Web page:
Chilean Terrier

He is not recognized by the F.C.I.

Origin
Chili
Translation
Francis Vandersteen

Usage

Used for small game and as a companion dog.

Brief historical summary

Its presence in Chile can be traced back to colonial times, when European immigrants settled in South America, bringing with them copies of Straight Hair Fox Terriers and Andalusian Winemakers, which crossed with local dogs of no defined breed. They gave life to the Chilean Terrier. In the 18th and 19th centuries, the breed thrived on the "estates" of south-central Chile, acclimatizing easily to a rustic, often "stable" life. At the end of the 19th century, with the arrival of the industrial revolution, many farmers emigrated to the cities, taking their families and their Chilean terriers with them. So it adapted to "urban" life, being used in new industries and human settlements (cities) for rat extermination.
Much of its popularity in Chile is due to the character of the Condorito comic strip and his ever-faithful Chilean Terrier "Washington". Since 2004, a group of breeders and enthusiasts have been working together to organize a serious breeding program that would perpetuate the characteristics that have remained natural for decades. In 2007, the Chilean National Terrier Club was formed, a group that defined the type to be standardized. It has the virtue of adapting to a variety of climates and lifestyles, being used even in rural areas as a mouse hunter and, in the city, as an excellent companion dog, attentive and lively.

General appearance

A small, well-balanced dog, elegant and firm without being heavy. The coat is short and close, emphasizing the symmetry of its colors and markings. It has a short tail from birth. Scars are permitted as a sign of its work in rodent extermination.

Important proportions

The total length from the point of the shoulders to the point of the ischium is greater than the height from the withers to the ground in males.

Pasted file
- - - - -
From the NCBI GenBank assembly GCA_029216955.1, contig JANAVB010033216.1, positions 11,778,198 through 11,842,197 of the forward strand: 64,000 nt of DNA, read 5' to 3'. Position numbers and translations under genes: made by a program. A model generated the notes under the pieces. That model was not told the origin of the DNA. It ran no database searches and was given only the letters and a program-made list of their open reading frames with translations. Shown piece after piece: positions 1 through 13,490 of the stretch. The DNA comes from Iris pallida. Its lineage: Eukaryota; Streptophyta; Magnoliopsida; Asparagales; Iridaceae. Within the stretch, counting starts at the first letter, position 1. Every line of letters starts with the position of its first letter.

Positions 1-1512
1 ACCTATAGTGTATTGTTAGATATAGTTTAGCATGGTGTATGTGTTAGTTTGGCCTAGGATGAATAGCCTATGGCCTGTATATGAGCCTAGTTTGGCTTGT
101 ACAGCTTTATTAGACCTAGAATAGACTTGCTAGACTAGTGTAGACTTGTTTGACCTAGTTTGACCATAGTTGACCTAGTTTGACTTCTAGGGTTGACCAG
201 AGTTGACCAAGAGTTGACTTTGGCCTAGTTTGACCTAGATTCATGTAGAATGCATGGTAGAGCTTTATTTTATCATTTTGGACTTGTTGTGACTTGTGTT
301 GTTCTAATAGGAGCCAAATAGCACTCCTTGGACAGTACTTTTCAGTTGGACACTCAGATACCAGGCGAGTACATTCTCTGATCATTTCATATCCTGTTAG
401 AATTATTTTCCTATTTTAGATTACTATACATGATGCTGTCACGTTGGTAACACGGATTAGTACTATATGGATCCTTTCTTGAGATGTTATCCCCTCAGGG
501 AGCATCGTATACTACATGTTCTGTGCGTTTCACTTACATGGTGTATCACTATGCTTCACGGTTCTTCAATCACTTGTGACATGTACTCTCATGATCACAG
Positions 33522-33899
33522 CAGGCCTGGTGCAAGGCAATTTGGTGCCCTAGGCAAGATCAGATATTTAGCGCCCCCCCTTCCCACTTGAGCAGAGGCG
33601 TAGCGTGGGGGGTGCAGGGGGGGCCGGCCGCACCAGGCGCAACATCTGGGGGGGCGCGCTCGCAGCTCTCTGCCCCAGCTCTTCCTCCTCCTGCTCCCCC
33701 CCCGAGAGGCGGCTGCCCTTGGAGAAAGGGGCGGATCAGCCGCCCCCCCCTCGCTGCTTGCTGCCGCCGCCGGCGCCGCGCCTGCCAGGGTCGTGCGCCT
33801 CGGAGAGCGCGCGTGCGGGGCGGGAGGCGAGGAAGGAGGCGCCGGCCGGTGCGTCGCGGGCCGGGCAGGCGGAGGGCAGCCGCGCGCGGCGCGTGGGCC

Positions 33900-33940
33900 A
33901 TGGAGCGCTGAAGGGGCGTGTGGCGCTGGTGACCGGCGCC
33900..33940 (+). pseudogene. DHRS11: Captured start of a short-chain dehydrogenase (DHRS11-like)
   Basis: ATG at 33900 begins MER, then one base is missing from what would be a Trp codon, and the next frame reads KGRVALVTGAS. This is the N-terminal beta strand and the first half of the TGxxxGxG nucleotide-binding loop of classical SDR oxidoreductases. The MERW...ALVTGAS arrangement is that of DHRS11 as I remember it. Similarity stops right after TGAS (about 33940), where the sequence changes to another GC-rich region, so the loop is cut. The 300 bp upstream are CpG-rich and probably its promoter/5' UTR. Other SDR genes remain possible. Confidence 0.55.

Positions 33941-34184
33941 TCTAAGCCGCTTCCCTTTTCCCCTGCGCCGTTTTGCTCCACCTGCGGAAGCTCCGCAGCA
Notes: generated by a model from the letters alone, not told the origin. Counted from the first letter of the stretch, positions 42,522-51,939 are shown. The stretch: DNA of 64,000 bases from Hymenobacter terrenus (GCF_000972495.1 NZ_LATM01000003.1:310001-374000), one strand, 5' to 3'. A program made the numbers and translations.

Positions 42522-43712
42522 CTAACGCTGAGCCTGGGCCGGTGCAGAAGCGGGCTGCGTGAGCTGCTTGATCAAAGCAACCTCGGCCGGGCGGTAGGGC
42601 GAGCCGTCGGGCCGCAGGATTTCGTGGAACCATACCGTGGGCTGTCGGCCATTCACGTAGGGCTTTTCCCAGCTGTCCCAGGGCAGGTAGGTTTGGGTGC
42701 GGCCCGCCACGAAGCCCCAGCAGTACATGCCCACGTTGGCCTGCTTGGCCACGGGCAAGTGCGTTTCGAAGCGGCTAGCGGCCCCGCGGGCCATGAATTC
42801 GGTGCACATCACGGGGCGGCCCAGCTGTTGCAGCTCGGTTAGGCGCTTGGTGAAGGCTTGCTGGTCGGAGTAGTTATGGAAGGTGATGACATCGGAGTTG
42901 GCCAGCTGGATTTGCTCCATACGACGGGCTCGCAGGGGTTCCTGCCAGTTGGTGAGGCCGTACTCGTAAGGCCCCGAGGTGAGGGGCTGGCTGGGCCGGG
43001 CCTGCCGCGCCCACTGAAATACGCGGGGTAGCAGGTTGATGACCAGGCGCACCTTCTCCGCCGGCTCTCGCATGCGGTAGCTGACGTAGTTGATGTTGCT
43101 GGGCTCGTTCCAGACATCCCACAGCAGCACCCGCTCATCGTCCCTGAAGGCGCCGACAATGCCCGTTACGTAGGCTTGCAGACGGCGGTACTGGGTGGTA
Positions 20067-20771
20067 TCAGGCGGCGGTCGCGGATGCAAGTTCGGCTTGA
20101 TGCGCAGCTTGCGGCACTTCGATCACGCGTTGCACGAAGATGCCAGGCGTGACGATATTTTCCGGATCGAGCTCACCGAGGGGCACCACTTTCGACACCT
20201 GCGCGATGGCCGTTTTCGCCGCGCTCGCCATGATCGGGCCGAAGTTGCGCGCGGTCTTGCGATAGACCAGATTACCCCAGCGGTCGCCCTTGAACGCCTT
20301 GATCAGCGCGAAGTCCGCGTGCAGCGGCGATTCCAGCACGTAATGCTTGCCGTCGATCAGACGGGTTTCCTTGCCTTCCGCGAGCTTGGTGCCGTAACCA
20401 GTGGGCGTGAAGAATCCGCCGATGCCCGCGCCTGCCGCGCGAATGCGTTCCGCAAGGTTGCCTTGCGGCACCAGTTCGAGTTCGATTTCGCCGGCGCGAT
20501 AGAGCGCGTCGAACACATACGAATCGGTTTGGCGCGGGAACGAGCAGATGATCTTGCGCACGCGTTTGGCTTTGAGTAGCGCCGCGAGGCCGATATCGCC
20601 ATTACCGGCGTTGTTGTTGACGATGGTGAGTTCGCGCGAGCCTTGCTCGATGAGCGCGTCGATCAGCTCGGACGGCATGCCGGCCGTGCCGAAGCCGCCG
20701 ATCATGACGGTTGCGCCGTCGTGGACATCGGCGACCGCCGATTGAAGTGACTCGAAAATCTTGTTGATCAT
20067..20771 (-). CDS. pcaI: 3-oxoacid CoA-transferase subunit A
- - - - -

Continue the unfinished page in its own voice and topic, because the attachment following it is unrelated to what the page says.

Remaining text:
A body that is almost square, allowing it to be slightly longer in females due to its reproductive function.
Length from nose to stop is slightly shorter than from stop to occipital protuberance.

Behaviour / temperament

Courageous, docile, lively, alert and energetic.

Head

Cranial region

Head
Triangular when viewed from above, broader at the base and tapering towards the tip of the muzzle. In profile, it is slightly convex towards the occipital bone.
Skull
Flat, moderately broad, tapering gradually towards the eyes.
Stop
Slightly marked.

Facial region

Nose
Large, with wide nostrils, always black for black and tricolor dogs, blue and tricolor, bicolor black and bicolor tan. Brown for tricolored browns.
Muzzle
Strong, triangular when viewed from above.
Lips
Dry and tight.
Jaws and teeth
Strong, well-muscled jaws. Large teeth with a perfect, regular and complete scissor bite. That is, the upper incisors overlap the lower ones in close contact and are set in a square to the jaws. The absence of PM1 and/or M3 is tolerated, but a complete occlusion is always desirable. Any deformation of the jaw must be severely penalized.
Cheeks
Not protruding, thin and dry.
Eyes
Small, moderately separated, almond-shaped, dark in color, accepting a little lighter in cases of brown pigmentation. Light eyes are undesirable.
Ears
Small, high set, moderately parted, triangular, semi-erect and inclined, falling towards the angle of the eye.

Neck

Muscular, slightly arched, of medium length, well set on the shoulders, thicker in males than in females. No double chin.

Body

Body
Well structured, shorter and almost square in males than in females, strong without being heavy, with clearly defined curved lines.
Withers
High and well defined.
Back
Short, firm and muscular, in an almost straight line with an imperceptible fall to the back.
Loin
Short, firm and strongly muscled, slightly arched.
Croup
Broad, developed and muscular, with an obvious slope.
Chest
Moderate length and depth, reaching almost to elbow level. The sternum is moderately curved, long, with moderately arched ribs.
Ribs
Brisket not too pronounced, moderately broad, allowing easy movement towards the front ends.
Underline and belly
Slightly curved.

Tail